Title:
Split-cycle engine with a helical crossover passage
United States Patent 7637234


Abstract:
An engine has a crankshaft. A compression piston within a compression cylinder is connected to the crankshaft such that the compression piston reciprocates through an intake stroke and a compression stroke. An expansion piston within an expansion cylinder is connected to the crankshaft such that the expansion piston reciprocates through an expansion stroke and an exhaust stroke. A crossover passage interconnects the compression and expansion cylinders. The crossover passage includes a crossover compression valve and a crossover expansion valve. A runner section is in a downstream portion of the crossover passage, and a helical end section is integrally connected to the runner section. The helical end section has a funnel spiraling about a valve stem of the crossover expansion valve. The funnel forces incoming air to rotate about the valve stem prior to entering the expansion cylinder to promote turbulent kinetic energy in the cylinder air/fuel charge.



Inventors:
Tussing, Mark (San Antonio, TX, US)
Li, Wei (San Antonio, TX, US)
Roberts, Gareth (New Haven, GB)
Application Number:
12/157555
Publication Date:
12/29/2009
Filing Date:
06/11/2008
Assignee:
Scuderi Group, LLC (West Springfield, MA, US)
Primary Class:
Other Classes:
123/306
International Classes:
F02B33/00; F02B31/00
Field of Search:
123/306-310, 123/7R, 123/7V, 123/68, 123/72, 123/71R
View Patent Images:



Primary Examiner:
Kamen, Noah
Attorney, Agent or Firm:
Fildes & Outland, P.C.
Parent Case Data:

CROSS REFERENCE TO RELATED APPLICATIONS

This application claims the benefit of U.S. Provisional Patent Application No. 60/963,742 filed Aug. 7, 2007.

Claims:
What is claimed is:

1. A split-cycle engine comprising: a crankshaft rotatable about a crankshaft axis of the engine; a compression piston slidably received within a compression cylinder and operatively connected to the crankshaft such that the compression piston reciprocates through an intake stroke and a compression stroke during a single rotation of the crankshaft; an expansion piston slidably received within an expansion cylinder and operatively connected to the crankshaft such that the expansion piston reciprocates through an expansion stroke and an exhaust stroke during a single rotation of the crankshaft; and at least one helical crossover passage interconnecting the compression and expansion cylinders, each of the at least one helical crossover passage including: a crossover compression valve and a crossover expansion valve defining a pressure chamber therebetween, a generally straight runner section in a downstream portion of the helical crossover passage, and a helical end section integrally connected to the runner section and disposed over the crossover expansion valve, the crossover expansion valve including a valve stem and head, the helical end section enclosing a funnel spiraling about the valve stem, wherein the funnel forces incoming air to rotate about the valve stem prior to entering the expansion cylinder, wherein the runner section, of a first crossover passage of the at least one crossover passage, is a tangential runner section, which directs air flow into the funnel of the helical end section of the first crossover passage in a flow path that is within plus or minus 20 degrees of parallel relative to a tangential line extending through a point in the expansion cylinder's perimeter which is closest to the valve stem corresponding to the first crossover passage.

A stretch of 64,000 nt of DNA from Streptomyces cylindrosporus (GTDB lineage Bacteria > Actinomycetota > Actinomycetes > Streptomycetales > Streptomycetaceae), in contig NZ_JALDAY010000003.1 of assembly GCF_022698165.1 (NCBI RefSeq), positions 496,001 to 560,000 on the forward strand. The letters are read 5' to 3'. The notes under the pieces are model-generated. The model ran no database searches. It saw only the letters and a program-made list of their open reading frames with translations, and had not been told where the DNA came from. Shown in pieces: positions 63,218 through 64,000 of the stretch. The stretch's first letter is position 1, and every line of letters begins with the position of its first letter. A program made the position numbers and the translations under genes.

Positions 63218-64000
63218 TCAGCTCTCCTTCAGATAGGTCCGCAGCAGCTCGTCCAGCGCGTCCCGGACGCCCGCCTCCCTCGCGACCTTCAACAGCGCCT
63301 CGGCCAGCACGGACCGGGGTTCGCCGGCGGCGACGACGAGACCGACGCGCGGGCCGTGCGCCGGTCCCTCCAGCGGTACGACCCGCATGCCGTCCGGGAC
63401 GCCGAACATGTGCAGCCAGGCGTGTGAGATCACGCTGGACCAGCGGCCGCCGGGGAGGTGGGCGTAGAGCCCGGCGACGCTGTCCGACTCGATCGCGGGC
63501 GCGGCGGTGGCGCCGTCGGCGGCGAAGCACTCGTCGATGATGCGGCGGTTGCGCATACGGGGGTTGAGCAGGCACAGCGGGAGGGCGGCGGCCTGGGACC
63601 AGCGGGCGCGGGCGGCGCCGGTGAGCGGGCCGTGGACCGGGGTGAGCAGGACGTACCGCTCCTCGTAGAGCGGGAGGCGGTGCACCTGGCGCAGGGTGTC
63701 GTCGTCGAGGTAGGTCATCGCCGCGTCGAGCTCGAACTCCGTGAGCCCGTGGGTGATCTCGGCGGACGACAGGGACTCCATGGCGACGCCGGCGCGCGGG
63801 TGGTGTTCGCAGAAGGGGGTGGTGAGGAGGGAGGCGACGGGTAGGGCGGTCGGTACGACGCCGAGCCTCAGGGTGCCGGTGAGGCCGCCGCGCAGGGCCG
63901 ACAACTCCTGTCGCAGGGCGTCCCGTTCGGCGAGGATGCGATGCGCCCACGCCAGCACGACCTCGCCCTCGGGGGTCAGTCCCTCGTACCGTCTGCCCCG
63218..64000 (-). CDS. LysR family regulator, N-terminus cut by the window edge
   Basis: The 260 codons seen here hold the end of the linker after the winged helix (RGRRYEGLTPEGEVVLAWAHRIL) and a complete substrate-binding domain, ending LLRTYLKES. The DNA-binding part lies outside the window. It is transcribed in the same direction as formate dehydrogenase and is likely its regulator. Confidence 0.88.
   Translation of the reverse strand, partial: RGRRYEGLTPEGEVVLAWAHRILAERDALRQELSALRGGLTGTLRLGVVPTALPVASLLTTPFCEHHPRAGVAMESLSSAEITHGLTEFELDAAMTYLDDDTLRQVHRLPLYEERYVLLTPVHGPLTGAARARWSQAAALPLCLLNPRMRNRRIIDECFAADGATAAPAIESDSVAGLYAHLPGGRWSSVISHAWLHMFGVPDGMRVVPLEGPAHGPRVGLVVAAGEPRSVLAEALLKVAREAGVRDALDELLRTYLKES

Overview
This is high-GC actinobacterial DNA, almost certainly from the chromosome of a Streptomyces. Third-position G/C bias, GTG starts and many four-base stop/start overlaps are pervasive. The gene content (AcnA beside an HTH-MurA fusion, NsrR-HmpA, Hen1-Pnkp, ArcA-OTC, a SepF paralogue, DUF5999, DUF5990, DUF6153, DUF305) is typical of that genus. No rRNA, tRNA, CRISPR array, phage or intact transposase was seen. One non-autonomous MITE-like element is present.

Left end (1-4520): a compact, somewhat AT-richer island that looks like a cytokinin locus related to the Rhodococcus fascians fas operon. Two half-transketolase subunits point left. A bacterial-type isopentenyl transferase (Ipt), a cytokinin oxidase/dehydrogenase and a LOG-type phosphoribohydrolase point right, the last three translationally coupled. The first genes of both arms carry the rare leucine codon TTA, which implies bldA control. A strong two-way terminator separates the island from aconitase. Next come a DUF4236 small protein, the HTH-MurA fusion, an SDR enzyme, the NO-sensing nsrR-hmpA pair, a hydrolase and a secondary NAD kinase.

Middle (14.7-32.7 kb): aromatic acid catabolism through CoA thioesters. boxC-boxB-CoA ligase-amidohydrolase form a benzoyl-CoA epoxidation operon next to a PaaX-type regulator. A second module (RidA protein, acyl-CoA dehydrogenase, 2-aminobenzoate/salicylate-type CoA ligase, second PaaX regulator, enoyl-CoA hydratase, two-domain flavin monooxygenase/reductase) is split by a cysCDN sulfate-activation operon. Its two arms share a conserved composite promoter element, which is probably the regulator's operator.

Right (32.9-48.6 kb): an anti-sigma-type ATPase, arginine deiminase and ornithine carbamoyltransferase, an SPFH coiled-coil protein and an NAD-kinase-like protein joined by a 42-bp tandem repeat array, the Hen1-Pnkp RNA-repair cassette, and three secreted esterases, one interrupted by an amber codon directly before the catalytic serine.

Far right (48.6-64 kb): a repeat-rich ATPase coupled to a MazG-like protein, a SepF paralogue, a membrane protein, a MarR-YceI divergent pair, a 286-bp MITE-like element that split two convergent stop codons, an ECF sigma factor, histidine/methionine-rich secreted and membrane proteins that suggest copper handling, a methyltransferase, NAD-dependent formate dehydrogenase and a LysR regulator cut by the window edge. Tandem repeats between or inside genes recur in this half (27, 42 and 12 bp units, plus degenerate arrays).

2. The split-cycle engine of claim 1 wherein the at least one helical crossover passage further comprises a pair of helical crossover passages, wherein the helical end sections of each pair of helical crossover passages spiral in the same direction.

3. The split-cycle engine of claim 2 wherein the pair of helical crossover passages further comprises a pair of tangential runner sections, which direct air flow into the funnel of each helical end section in a flow path that is within plus or minus 20 degrees of parallel relative to each tangential line extending through each point in the expansion cylinder's perimeter which is closest to each corresponding valve stem.